Monday, October 3, 2011

Communism, the first Christians, and Mormon clergy pay

The title page to the 1611 first edition of th...Image via Wikipedia

In the Bible in Acts 4 (King James Version is the official LDS bible version for the English language) we read:
34 Neither was there any among them that lacked: for as many as were possessors of lands or houses asold them, and brought the prices of the things that were sold,
35 And laid them down at the apostles’ feet: and adistribution was made unto every man according as he had bneed.
36 And Joses, who by the apostles was surnamed aBarnabas, (which is, being interpreted, The son of consolation,) a Levite, and of the country of Cyprus,
37 Having land, sold it, and brought the amoney, and laid it at the apostles’ feet.

In Acts 2 we have similar scriptures
44 And all that believed were together, and had all things acommon;
45 And sold their possessions and goods, and parted them to all men, as every man had aneed.

So what is this "All things in common" thing about?  Apparently a lot of people that were converting to Christianity were selling everything and then giving it away or giving it to the apostles to give away.  I found an article by a non-Mormon Christian referring to what we read in Acts, and I agree with what he (Jason Jackson) says for the most part:  I would guess that some of the property and wealth of what became the Catholic and other Orthodox Christian churches originated in donations similar to these by faithful adherents.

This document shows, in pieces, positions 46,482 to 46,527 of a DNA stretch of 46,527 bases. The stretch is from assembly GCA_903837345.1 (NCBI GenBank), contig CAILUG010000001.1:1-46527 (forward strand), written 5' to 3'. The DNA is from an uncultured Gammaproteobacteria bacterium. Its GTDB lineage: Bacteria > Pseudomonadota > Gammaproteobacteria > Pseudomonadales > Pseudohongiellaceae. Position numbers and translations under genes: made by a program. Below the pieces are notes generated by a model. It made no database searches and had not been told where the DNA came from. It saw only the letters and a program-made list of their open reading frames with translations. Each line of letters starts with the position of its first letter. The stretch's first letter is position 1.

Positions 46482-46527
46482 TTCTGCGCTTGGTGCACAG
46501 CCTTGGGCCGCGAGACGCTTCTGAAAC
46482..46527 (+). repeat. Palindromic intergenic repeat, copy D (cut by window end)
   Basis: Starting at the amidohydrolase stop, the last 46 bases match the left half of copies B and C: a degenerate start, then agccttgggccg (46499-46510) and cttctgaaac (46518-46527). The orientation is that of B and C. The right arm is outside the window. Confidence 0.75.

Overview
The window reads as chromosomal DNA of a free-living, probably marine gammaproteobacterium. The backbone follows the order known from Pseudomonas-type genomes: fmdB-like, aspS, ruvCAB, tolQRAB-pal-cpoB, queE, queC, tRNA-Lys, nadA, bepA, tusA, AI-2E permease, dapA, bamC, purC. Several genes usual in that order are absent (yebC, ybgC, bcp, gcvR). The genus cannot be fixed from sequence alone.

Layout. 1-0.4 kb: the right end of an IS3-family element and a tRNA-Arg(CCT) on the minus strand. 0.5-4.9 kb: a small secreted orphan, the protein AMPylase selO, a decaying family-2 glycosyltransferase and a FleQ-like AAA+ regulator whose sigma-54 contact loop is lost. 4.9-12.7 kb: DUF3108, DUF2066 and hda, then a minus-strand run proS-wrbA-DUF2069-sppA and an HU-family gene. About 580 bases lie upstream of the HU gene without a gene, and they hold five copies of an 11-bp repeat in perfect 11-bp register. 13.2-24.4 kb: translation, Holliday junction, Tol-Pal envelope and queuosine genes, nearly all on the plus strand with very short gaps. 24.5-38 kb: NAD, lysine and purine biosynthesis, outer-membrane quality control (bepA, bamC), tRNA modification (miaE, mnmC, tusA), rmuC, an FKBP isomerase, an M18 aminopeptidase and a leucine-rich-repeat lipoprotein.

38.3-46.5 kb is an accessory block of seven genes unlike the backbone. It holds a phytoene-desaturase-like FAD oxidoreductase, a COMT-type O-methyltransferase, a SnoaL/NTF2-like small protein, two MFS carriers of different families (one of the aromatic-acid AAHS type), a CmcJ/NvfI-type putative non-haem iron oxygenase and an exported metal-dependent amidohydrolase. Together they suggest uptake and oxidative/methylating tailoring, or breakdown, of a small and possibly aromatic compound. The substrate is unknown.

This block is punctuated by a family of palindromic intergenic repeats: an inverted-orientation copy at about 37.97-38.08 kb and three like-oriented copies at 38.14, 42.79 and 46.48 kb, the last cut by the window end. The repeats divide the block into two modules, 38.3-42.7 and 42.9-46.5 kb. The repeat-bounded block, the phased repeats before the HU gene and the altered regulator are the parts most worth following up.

In the Book of Mormon there is a similar experience in 3 Nephi 26, shortly after the coming of Christ
The Book of Mormon. Another Testament of Jesus...Image via Wikipedia
to the Americas (after his death and resurrection in Israel)
19 And they taught, and did aminister one to another; and they had ball things ccommon among them, every man dealing justly, one with another.
20 And it came to pass that they did do all things even as Jesus had commanded them.

We as Mormons believe that the biblical Enoch was translated to heaven with a whole city, and that they had "no poor among them," probably at least in part due to this sharing of goods. 
Hebrews 11:5 By faith aEnoch was btranslated that he should not see death; and was not found, because God had translated him: for before his translation he had this ctestimony, that he pleased God.
Moses 7:18 And the Lord called his people aZion, because they were of bone heart and one mind, and dwelt in righteousness; and there was no poor among them.
Pearl of Great Price: Moses 7: 

In the early days of the Church of Jesus Christ of Latter Day Saints, this sharing of all things was again attempted. 

communism failImage via Wikipedia

These ideas sound somewhat similar to Communism.  I think there is an underlying similarity in the
idea of holding things in common, but, as history shows, communism has been an epic FAIL in every measure that I can think of.  Scripturally, most of the attempts at having all things in common eventually ended without success. 

I actually wanted to shoot all this out as background for a question I've heard from multiple friends.  It goes something like this: How much do Mormon clergymen make/Where does all the Mormon tithing money go/Holy cow the Mormon church is rich. 

First of all, there aren't really any paid clergymen as most Christians would think.  Our congregations (wards or branches) are run without pay from top to bottom.  Groups of... what 8-16 wards or branches are called stakes, and the leaders of these groups do not receive any pay.